Matt Johnson Outdoors
Where to Start for Springtime Panfish
Matt Johnson Outdoors
By: Corey Bechtold

Well  the spring  fishing  is
upon    us    and    we   ask
ourselves "What do I need
to    do    to    find     Spring
panfish?".        While     the
options   are   limitless  we
need    to  look   at   a   few
things.  During  the  winter
months weeds die off and
oxygen   depletes  so  fish
tend  to  search  for  areas
that   hold   good   oxygen
and  food  to  eat.   This  is
often deeper areas  where
there is the most oxygen in the system... This is usually a social
gathering of fish as they school up during the end of the Ice
season. As Ice starts to leave the lakes there is a surge of fish
heading to the shallows searching for food, taking advantage of
the new forming weed growth, and enjoying the warm, oxygen
rich, shallow waters. These panfish do this mainly to search out
spawning areas and gorge themselves before the rigors of the
upcoming spawn. These fish will hang near deeper water often
suspending during the day. As the day goes on and the sun
starts to heat the water after a cool evening the fish follow this
warm water in. The micro organisms start to come out of the
bottom where tiny minnows and forage follow, not far behind are
the Panfish. Then as the evening progresses and the sun starts
to drop the fish often drift back to where the warm water settles
feeding on insects and baitfish.  

Spring is a great time to take advantage of shallow migrating fish.
There are a lot of good options to fish these Panfish. Lets look at
a few. There is the standard flu-flu tipped with a waxie/minnow.  A
soft plastic bait fished on a 1/32 oz  or 1/16 oz jighead is a great
option. Flies on a fly rod of under a float.  And there are other
countless other combinations that can produce fish.  I have been
doing the majority of my Sunfish, Crappie fishing is done with
soft plastics like  Berkley Power tubes/ Power Minnows.  I tend to
go to the 2" minnow to try and up-size my catch.  If I am
searching for fish in the shallows I use 2 different techniques.
First is the cast and swing retrieve. This is where I make a cast
and then instead of reeling right away I lift the rod tip allowing the
jig to "swing" the bait back to me.  When the bait is about to make
contact with the bottom I reel in some line and repeat the
process. This is a great search technique. The second way I like
to use a float.  After a cast let the bait sit a few seconds and if you
notice the float slide to the side or move in any way, "set the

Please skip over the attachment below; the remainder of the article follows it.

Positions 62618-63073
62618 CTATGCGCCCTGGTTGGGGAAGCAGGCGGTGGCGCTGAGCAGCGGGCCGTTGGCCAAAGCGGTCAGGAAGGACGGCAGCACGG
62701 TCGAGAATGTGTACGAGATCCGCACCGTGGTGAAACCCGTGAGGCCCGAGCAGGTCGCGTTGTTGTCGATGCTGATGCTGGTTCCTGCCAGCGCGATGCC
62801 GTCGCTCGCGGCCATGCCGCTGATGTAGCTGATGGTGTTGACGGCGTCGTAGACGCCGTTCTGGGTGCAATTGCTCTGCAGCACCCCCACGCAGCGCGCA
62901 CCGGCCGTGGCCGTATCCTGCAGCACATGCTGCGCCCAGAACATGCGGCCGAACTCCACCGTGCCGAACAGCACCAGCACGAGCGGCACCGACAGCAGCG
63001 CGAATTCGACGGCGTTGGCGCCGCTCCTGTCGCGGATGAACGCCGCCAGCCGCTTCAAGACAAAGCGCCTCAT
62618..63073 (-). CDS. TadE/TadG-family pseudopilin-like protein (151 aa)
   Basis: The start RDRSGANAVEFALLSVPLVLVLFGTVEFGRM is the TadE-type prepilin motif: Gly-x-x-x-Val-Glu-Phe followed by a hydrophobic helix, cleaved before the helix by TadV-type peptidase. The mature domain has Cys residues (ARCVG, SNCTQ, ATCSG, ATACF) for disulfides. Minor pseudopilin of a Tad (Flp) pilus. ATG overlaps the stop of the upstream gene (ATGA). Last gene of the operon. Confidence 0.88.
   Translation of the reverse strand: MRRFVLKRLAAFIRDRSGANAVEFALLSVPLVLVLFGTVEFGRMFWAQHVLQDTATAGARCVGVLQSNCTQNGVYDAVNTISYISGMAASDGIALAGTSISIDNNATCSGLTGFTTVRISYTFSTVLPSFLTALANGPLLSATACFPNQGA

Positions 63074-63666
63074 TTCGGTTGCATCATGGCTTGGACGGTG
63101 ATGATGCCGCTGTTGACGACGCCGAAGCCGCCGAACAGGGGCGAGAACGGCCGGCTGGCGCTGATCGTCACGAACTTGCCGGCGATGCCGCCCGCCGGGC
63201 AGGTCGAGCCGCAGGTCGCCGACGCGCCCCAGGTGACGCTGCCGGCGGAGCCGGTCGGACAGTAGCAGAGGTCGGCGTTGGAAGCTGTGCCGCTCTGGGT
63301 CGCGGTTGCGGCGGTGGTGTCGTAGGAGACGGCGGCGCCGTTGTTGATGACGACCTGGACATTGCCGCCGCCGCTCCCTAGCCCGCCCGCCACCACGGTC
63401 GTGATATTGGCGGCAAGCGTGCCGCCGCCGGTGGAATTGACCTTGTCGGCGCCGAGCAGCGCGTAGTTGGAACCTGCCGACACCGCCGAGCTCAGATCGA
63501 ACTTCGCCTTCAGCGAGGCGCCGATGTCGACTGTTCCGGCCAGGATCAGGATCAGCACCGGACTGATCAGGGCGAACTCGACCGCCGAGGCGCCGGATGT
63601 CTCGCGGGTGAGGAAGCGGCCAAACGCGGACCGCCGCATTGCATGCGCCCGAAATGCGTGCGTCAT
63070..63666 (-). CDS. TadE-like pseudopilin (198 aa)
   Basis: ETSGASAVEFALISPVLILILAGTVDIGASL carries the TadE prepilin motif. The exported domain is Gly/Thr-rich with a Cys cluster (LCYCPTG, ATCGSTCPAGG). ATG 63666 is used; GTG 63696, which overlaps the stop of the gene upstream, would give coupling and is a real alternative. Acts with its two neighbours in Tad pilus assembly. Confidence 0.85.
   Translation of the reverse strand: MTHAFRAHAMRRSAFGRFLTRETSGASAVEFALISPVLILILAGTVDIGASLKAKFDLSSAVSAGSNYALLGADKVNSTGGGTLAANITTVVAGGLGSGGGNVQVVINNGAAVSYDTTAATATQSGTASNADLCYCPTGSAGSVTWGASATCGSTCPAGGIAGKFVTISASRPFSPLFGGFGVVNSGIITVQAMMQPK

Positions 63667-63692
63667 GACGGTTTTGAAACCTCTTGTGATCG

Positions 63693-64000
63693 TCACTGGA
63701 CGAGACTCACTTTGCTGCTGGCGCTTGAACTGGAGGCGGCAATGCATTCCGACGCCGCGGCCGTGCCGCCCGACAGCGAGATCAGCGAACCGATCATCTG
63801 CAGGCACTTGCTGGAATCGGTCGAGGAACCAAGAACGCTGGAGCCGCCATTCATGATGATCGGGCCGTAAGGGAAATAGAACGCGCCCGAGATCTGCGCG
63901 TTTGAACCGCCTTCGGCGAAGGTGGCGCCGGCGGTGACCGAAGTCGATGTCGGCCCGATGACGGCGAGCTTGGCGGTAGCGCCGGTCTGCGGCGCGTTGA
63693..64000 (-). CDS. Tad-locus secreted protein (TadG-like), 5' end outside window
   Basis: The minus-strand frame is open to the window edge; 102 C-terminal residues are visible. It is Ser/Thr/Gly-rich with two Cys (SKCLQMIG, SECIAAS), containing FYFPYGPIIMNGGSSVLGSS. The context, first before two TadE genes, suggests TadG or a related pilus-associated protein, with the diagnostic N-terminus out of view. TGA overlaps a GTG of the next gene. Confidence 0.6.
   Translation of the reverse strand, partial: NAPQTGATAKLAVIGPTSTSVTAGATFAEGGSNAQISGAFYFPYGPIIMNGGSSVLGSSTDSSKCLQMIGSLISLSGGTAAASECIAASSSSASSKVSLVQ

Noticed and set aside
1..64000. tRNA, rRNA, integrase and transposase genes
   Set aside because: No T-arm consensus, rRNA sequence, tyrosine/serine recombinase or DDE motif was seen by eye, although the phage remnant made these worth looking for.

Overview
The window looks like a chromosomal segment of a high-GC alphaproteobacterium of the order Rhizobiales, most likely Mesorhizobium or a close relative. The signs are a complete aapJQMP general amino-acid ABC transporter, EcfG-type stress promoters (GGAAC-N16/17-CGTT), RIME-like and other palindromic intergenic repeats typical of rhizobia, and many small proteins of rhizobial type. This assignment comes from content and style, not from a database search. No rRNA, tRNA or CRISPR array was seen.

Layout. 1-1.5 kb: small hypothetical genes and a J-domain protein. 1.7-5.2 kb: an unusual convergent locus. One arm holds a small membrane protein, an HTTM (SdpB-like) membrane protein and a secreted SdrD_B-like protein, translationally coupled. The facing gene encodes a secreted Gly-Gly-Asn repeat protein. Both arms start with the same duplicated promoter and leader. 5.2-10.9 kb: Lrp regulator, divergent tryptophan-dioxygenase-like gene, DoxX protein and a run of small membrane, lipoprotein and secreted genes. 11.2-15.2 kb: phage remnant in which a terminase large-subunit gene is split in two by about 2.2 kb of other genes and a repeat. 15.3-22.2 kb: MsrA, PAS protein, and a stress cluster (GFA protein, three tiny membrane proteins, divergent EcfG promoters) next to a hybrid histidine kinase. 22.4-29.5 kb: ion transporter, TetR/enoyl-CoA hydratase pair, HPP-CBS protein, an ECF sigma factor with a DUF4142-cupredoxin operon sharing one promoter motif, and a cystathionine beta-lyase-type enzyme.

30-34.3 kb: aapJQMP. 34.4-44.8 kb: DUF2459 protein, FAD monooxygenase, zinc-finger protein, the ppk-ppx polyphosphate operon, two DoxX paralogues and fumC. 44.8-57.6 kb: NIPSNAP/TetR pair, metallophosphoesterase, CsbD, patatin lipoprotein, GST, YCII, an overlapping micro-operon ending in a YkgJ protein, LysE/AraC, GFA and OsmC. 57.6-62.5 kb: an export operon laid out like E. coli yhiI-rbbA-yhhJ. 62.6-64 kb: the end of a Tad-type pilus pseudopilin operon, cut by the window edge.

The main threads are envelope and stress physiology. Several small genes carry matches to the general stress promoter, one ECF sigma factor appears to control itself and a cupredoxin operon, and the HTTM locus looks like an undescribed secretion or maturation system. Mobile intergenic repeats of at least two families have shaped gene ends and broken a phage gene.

hook!".  Often times these shallow fish will grab the bait and start
swimming sideways with the bait not always pulling the float
under. If the fish don't take right away then a great triggering
technique is to "pop" the bobber. This gets the bait moving in
front of their noses and keeps it there.  Jig the rod a few times
and let it sit a few seconds then repeat if the fish don't take. Once
again I can't stress enough the importance of paying attention to
subtle changes in the float or your line.

There are some key areas to look for as well. Some places to look
for fish are areas with emerging weeds adjacent to deeper water.
Shallow muddy bottom bays are also an excellent place to look
for migrating fish. Fallen trees will hold fish as well. Look to areas
of the lake/bay where the water will warm first. A good depth to
start is 12'-15'. Fish will hold there till the water reaches their
comfort level.  When the water heats up a bit I look to depths of
4'-6'. This is when the fish often become most active feeding of
schools of baitfish and insects. But don't rule off even shallower
water. Fish will back themselves up in very shallow water
soaking up some of the warm sun after a good meal. After the
sun starts to drop most fish will head back to deeper water or
suspend over it for the night while a few will still actively feed in
the shallows.  

Spring, once again, offers a great opportunity to catch good
Panfish. We need to remember to respect our fisheries and
practice selective harvest. These big Panfish will be spawning in
a few weeks and the larger fish need to be there to fend off
predators and protect their young for the future of good fishing. I
teach my kids the importance of selective harvest and they know
already that we need to put those bigger fish back so that we can
have good fishing in the future!

Take care this season and Good Luck fishing!

Corey Bechtold
Corey with two slab crappies
Horseshoe Chain
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